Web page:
SINN Fein MLA Francis Brolly has been arrested by the PSNI for questioning about the IRA bombing of Claudy in 1972, which claimed nine lives. The Claudy case will be one to watch, as there were major suspicions of a cover-up afterwards.
While the politician’s arrest yesterday confirms nothing, there are unanswered questions about the involvement of Father James Chesney, Martin McGuinness’s position in the IRA at the time, and the secretive meeting between the Secretary of State and the head of the Catholic Church in Ireland to discuss Chesney – whose unimpeded exit from NI quickly followed.
Since he was a suspect, why was he never questioned or arrested? Who did he provide an alibi for? Did Northern Ireland secretary, William Whitelaw, and Cardinal William Conway – even if outraged at Chesney’s IRA activism – decide that it would ultimately be better if the whole thing went away quietly?
Did they fear a wave of anti-Catholic sectarian violence if Fr Chesney was arrested or charged, that it would play into the hands of Protestant extremism? Was their reasoning that loyalist action would provoke a republican reaction, and the killing would escalate? With the RUC possibly desperate to arrest Chesney, someone who was a prime IRA suspect at the time, was the decision to ‘transfer’ the priest to the Republic rushed or even right?
Perhaps they believed that they were acting for the greater good by saving lives in the future, and that denying the Claudy bomb victims justice was a price that was worth paying in the long run.
While the two leaders may well have agonised over what was in the public’s ‘best interests’ – to prevent even more bloodshed or seek justice at the likely expense of lives – the next two years of the Troubles were to be the worst in its squalid history. If lives were saved, no-one noticed, as NI teetered on the brink of anarchy.
The Times noted that Whitelaw had other secret talks two weeks beforehand, with Martin McGuinness, who was second in command of the IRA in Derry at the time. The IRA was blamed for killing 34 people in Londonderry that year.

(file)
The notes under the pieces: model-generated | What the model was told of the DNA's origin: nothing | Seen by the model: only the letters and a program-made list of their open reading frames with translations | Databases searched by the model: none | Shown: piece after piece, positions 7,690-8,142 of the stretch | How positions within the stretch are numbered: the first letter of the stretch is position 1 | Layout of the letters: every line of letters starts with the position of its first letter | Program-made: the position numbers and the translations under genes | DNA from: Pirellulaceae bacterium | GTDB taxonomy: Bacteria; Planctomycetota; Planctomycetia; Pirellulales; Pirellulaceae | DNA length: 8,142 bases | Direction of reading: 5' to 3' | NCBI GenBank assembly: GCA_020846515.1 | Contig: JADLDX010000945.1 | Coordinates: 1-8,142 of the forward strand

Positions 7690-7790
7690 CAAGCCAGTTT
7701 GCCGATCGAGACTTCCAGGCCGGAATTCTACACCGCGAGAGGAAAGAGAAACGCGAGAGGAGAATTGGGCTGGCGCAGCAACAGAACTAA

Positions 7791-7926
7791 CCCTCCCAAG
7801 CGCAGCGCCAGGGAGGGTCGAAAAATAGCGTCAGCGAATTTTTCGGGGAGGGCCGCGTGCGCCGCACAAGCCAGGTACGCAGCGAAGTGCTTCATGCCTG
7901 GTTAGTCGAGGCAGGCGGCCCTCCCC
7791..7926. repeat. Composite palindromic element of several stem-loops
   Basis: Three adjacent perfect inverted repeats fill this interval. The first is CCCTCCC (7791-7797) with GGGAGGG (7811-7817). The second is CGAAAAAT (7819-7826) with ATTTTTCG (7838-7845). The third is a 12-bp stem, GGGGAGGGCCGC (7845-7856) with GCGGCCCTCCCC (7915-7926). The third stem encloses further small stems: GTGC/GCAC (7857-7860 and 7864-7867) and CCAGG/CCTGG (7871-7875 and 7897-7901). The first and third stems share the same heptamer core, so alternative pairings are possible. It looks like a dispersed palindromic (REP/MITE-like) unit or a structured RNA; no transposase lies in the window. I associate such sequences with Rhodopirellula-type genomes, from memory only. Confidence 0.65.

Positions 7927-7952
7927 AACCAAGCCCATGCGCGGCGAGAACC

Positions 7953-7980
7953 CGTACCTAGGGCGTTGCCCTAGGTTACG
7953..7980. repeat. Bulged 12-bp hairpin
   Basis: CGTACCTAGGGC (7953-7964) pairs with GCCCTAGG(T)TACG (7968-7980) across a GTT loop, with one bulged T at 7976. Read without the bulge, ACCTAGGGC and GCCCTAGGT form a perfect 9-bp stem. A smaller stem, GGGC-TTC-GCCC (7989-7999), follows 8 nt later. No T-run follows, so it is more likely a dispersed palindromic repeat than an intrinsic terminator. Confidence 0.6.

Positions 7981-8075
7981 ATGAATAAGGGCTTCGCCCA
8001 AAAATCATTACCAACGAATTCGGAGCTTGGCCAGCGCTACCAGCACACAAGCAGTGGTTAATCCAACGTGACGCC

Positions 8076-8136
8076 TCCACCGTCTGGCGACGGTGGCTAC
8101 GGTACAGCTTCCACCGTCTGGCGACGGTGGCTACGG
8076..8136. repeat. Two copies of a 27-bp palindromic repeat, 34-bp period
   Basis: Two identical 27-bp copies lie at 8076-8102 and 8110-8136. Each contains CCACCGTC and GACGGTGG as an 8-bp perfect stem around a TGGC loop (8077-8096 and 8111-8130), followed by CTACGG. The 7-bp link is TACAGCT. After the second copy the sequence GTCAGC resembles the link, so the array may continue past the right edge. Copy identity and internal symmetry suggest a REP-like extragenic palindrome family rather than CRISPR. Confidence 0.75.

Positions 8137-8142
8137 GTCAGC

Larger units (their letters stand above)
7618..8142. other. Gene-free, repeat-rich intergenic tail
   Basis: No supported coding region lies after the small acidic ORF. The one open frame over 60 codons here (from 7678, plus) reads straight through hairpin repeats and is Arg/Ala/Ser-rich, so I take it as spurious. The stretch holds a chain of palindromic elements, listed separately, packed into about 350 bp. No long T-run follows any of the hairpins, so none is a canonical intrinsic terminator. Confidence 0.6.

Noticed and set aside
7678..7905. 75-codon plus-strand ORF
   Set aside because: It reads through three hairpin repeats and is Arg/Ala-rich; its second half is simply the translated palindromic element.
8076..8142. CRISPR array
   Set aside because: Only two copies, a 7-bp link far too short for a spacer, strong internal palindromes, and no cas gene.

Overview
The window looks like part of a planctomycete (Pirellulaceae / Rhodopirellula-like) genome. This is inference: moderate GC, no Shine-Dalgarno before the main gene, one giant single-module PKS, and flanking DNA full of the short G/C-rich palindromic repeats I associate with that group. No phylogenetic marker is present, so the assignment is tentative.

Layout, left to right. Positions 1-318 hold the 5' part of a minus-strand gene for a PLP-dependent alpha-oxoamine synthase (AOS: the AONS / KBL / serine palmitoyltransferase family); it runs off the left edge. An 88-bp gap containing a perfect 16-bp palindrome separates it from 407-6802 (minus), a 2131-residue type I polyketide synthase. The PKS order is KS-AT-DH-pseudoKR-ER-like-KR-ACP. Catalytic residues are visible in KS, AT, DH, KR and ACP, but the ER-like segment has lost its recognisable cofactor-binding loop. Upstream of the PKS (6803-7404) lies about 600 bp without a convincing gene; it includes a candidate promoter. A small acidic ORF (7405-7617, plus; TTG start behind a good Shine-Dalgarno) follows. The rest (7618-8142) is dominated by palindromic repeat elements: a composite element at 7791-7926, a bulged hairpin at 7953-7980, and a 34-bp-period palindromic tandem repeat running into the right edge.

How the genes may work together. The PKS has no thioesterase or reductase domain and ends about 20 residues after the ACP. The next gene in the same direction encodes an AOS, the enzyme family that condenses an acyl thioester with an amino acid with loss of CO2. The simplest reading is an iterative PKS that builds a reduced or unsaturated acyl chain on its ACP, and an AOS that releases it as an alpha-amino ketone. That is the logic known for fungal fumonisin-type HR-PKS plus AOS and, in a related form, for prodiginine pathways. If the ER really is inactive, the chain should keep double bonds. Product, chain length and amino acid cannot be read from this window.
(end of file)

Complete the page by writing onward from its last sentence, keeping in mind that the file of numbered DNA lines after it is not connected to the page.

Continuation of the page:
There have been suggestions that the South Derry brigade of the IRA aimed to take pressure of their colleagues in Derry city, who were hemmed in by the Army’s Operation Motorman (to retake ‘no-go’ areas). Did the responsible IRA unit decide to do this unilaterally, or were they following orders from their seniors in Derry?
If Whitelaw suspected the latter – and it would have been reasonable for him to do so – was he also protecting someone else? The IRA has always denied reponsibilty for the bombing. As there’s little real doubt about which organisation’s members were involved, it might suggest the unit was acting unilaterally or acting without sanction. But the IRA has also distanced itself from other atrocities carried out by its members in a similar way (Enniskillen, Kingsmills etc), so there are different views about what McGuinness, for example, knew.
The bombing of Claudy was a few months after the Bloody Sunday massacre of nationalist Civil Rights demonstrators in Derry. Such a show of strength would have been a propaganda coup for the IRA and diverted British resources away from the city.
What it ended up as claimed nine innocent lives on a village street. And what it left behind was a nasty political mess over 30 years later, and a suspected cover-up from which no-one really expects the truth to emerge.
“In the cause of peace, our government has to take difficult decisions,” the current Secretary of State wrote in the Guardian yesterday.
The problem is, the goverment doesn’t seem to have learned anything from them.